treegal1
01-28-2009, 06:21 PM
bacillus brew ??? whats that like EM or anaerobic tea??

bicmudpuppy
01-28-2009, 11:06 PM
bacillus brew ??? whats that like EM or anaerobic tea??

What he is providing is basically the "bugs in a jug" that seems to be the current fad. I haven't made the trip to his site, but he is brewing or growing soil bacillus (his primary purpose is to use these to reclaim the soil around oil well sites and to keep the well heads open by injecting the colonies into the wells). He is feeding tanks of soil bacillus with molasses and monitoring for population content. Once the populations exceed 25,000/ul, he will then use that "batch". The premise for raising the bacteria is sound. The bacteria alone reeks. The difference between this and CT must be the O2 content? He is agitating, but not aerifying as far as I know.

NattyLawn
01-29-2009, 09:24 AM
What he is providing is basically the "bugs in a jug" that seems to be the current fad. I haven't made the trip to his site, but he is brewing or growing soil bacillus (his primary purpose is to use these to reclaim the soil around oil well sites and to keep the well heads open by injecting the colonies into the wells). He is feeding tanks of soil bacillus with molasses and monitoring for population content. Once the populations exceed 25,000/ul, he will then use that "batch". The premise for raising the bacteria is sound. The bacteria alone reeks. The difference between this and CT must be the O2 content? He is agitating, but not aerifying as far as I know.

This sounds like bugs in an anaerobic jug to me. So he's taking bacillus (rod shaped bacteria, right?) and feeding them and growing them out. Then he waits until the the population rises to a certain level and then uses them. Like tree said, if it smells bad, don't use it.

Bacillus subtillus doesn't smell good a powder, but when brewed into tea it doesn't smell. I think it was Tad Hussey who used subtillus in tea and he said it takes over the brew. I only brewed with it in small batches to see if I could grow it out, because it isn't cheap. EM smells like apple cider and when added to a brew or tank mix actaully absorbs odors. It sometimes takes the fish smell out of the tank completely.

bicmudpuppy
01-29-2009, 12:00 PM
I looked at and didn't keep a copy of the last round of tests he sent out to verify concentration and variety, but what he showed me claimed 11 specie and 22 sub specie of soil bacillus. Like I said, what he is using is going on oil well sites to combat parafin, oil spills, etc. The odor is awful!! I am going to make the trip out to look at those poly tanks shortly TG. It isn't above freezing here and I have some shop projects going.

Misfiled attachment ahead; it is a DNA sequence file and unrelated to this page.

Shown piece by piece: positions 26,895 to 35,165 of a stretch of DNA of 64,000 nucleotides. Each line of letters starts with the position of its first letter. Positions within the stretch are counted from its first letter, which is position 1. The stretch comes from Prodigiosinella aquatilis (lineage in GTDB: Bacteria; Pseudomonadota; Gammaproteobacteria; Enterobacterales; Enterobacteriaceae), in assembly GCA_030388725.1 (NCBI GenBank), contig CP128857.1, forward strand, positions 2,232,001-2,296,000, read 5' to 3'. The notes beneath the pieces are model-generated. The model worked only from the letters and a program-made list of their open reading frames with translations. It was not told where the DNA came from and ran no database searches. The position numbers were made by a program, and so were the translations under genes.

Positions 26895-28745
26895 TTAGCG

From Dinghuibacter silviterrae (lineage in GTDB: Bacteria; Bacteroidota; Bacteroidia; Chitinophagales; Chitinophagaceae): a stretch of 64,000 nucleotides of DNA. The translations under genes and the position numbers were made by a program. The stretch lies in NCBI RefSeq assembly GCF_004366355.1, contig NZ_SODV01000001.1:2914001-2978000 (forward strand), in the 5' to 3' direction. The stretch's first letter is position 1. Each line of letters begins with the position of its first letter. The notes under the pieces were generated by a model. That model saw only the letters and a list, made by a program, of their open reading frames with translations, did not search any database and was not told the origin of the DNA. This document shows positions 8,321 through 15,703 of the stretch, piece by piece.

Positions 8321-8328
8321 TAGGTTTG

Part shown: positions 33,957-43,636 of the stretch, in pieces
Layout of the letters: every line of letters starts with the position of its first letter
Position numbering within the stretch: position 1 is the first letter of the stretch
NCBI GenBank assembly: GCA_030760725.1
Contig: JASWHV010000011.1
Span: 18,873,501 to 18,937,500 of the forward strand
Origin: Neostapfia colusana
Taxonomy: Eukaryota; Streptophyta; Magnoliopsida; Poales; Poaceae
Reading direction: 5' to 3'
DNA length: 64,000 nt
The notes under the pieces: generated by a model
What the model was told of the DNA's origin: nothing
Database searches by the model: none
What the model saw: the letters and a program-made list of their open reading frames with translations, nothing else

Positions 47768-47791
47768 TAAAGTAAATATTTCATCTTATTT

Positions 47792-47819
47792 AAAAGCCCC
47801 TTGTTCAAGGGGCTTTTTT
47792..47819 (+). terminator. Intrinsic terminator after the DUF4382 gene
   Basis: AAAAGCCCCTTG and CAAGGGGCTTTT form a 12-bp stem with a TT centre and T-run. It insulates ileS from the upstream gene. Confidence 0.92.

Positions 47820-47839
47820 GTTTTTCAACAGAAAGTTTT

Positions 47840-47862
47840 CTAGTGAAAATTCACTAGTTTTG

bicmudpuppy
01-29-2009, 12:02 PM
Are any of you familiar with Growth Products as a company? The product "essentials" and wetting agent "HydroMax" both have strong negative odors as well.

JDUtah
01-29-2009, 12:29 PM
Sounds like he is going for bio degradation of the oil which could agree with him breeding out anaerobic bacteria... It makes sense that oil saturated soils cannot exchange O2 very well. The right bug for the right drug. ;)

bicmudpuppy
01-29-2009, 12:56 PM
Sounds like he is going for bio degradation of the oil which could agree with him breeding out anaerobic bacteria... It makes sense that oil saturated soils cannot exchange O2 very well. The right bug for the right drug. ;)

BUT, your telling me that they would be the WRONG bugs or not the "right" bugs for what I'm after. I am working getting some manure to mix with the vegetative compost I have. Then I can see what I can do about the "magic" here.

NattyLawn
01-29-2009, 01:21 PM
BUT, your telling me that they would be the WRONG bugs or not the "right" bugs for what I'm after. I am working getting some manure to mix with the vegetative compost I have. Then I can see what I can do about the "magic" here.

That's my point anyway. The same mix he's using for bioremediation might not be the best for turf. I'm a believer in biodiversity; a good mix of bacteria, fungi and protozoa for the soil. This brew seems to all bacterial.

What exactly are you after?

Kiril
01-29-2009, 01:42 PM
I'm a believer in biodiversity; a good mix of bacteria, fungi and protozoa for the soil.

Yup, biodiversity is what you want for general soil applications.